The bizarre ambitions of the New York Sun
The bizarre ambitions of the New York Sun
Kos had a couple of pieces about the New Republic over the last couple of days, and in passing he mentions the owners of the New Republic and New York Sun:
The answer may be best expressed not by Hertog, Steinhardt, or Peretz, but by Seth Lipsky, editor of the Sun and a man whose decade-long dream of starting a new New York daily is finally coming to fruition. "The right wing of the Democratic Party," Lipsky told me recently, "is a depressed stock." Interesting that it took a journalist to produce the apposite business metaphor. And though the reference to party label shouldn't be taken too literally, Lipsky is describing both the certain ideological niche of the Sun and a likely trajectory of the Hertog-Steinhardt New Republic with some precision. It's exactly on the right-most edge of the Democratic cliff -- where the DLC begins to morph into, say, the American Enterprise Institute; where neoliberalism and neoconservatism, each of which is a vestigial presence now in the twenty-first century, collapse into some new entity that doesn't yet have a fully formed identity, or a name -- that these four men meet, despite having arrived by vastly different paths.
It may be just an accident of history that Hertog and Steinhardt have chosen this moment to join forces in these two ventures. Hertog merged his longtime high-end investment firm, Sanford Bernstein and Company, with Alliance Capital Management two years ago; he's a vice-chairman at Alliance, but he's well beyond the point of being lean and hungry. They've known each other for 30 years. Steinhardt, who had a reputation as one of Wall Street's most brusque and aggressive managers, has retired from the hedge-fund business and now places his bets only for himself. Both have made their pile and are looking for something to do. It might be that simple.
But if the concurrence of these events has any larger meaning, it's that they give rise to a new and possibly influential strain in American political discourse. If one were to take Hertog, Steinhardt, Peretz, and Lipsky's politics and put them in a centrifuge, the substance that would emerge would be as follows: It would be explicitly neither Democratic nor Republican. It would be right of center, especially on foreign policy (and most especially on Israel). It would be right of center, too, on a good number of domestic questions. But because it would pay some obeisance to the New Deal and even (sometimes) to the Great Society, which neoconservatism refuted thoroughly, and because it would purport to care deeply about poor people of color -- Hertog is messianic on the topic of vouchers and calls urban education "the civil rights issue of this generation" -- it would stand quite apart from, say, the obstreperous conservatism of a Tom DeLay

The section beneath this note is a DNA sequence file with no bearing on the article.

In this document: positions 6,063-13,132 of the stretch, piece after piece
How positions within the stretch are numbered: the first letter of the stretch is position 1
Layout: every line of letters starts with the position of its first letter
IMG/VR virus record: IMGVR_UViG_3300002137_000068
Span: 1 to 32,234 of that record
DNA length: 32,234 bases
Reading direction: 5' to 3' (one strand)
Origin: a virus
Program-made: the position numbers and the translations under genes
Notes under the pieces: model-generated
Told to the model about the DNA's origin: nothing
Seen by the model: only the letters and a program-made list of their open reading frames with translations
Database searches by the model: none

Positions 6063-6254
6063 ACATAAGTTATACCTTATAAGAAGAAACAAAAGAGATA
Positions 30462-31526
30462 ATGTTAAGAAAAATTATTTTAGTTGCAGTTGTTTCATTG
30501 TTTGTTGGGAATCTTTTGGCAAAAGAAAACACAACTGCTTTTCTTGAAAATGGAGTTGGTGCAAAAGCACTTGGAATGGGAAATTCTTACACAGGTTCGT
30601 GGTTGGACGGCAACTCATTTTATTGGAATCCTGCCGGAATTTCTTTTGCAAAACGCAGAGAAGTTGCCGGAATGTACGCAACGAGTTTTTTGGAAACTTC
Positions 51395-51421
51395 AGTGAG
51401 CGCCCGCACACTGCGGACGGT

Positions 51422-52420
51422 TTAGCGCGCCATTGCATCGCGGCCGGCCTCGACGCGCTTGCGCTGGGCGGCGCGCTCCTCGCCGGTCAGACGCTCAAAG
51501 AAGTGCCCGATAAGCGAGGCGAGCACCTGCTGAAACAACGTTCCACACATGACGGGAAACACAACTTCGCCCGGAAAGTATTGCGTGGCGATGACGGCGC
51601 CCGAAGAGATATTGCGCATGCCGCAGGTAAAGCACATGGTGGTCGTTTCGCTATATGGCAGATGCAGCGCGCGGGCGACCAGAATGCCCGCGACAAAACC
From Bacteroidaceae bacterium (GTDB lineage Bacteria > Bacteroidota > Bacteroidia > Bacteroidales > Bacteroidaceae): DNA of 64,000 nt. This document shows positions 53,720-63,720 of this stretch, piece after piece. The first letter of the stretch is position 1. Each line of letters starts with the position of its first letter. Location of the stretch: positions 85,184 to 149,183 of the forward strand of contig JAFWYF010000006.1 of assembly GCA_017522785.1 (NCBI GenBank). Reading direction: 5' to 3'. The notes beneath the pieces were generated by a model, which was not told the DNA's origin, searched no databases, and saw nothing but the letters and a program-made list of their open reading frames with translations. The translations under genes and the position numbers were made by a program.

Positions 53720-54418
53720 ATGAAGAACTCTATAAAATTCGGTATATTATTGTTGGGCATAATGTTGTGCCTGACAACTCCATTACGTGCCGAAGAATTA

The only problem is there has been no market for the Sun in it's year of publication and most Nerw Yorkers ignore it. Here we have a newspaper which is going after an increasingly shrinking demographic, white, conserevative Democrats. Giuliani and Pataki made it acceptable to be a Republican and the Post, long the paper with it's politics on its sleeve: before 1977 the liberal paper, after 1977, the conservative paper, loses $40m a year, has cornered that market. If you want a highbrow expression, you pick up the Wall Street Journal.
There is no niche for the Sun to flourish, because it's demographic no longer exists in the city. Even if it did, it's still a shriking demo in a city who's professional class is changing. The new New York middle class is black, latino, Asian and while they support Israel, the Sun is clearly not targeted to them. In fact, there has rarely been a mismatch of ambitions and times as the New York Sun and the current state of New York. After eight years of Giuliani, conservative politics leave the city's majority, and we're talking 60-40 here, cold.
False concern about public education is not an entry point in a community where the vast majority of educated professionals support public education. If you walk into any office in New York, public or private, you will see a mixed workforce. Only Wall Street remains a limited exception to that. Most of the professionals making day to day decisions in New York are women or minorities, often graduates of some of the most liberal universities in America. The Sun has zero appeal to them and always will.
It seems these people have not noticed the demographic power shift in the city, to the point that there are several, qualified, black and latino politicians who are poised to retake City Hall. Al Sharpton is a power broker because he has the ear ofd the population, not because he's funny on TV.
You really have to wonder why people would invest money and time in a project which appeals to a shrinking base, instead of publishing a newspaper which would appeal to minority, especiall middle-class minority concerns? It's not Irish guys buying up those new homes in Queens.
But this is just endemic of the way many in the media see New York. Their vision has not changed since the 1950's, when in reality New York's comspolitian nature is growing. Yet, little is done to market to these people. Here you have three investors about to sink millions into a doomed project, while anyone proposing to serve the real demographics of New York would have a hard time rasing cash. The real New York isn't interested in a Sun espousing conservative views they've already rejected. They might be interested in a paper which covered their interests and communities in a coherent way.
posted by Steve @ 9:14:00 PM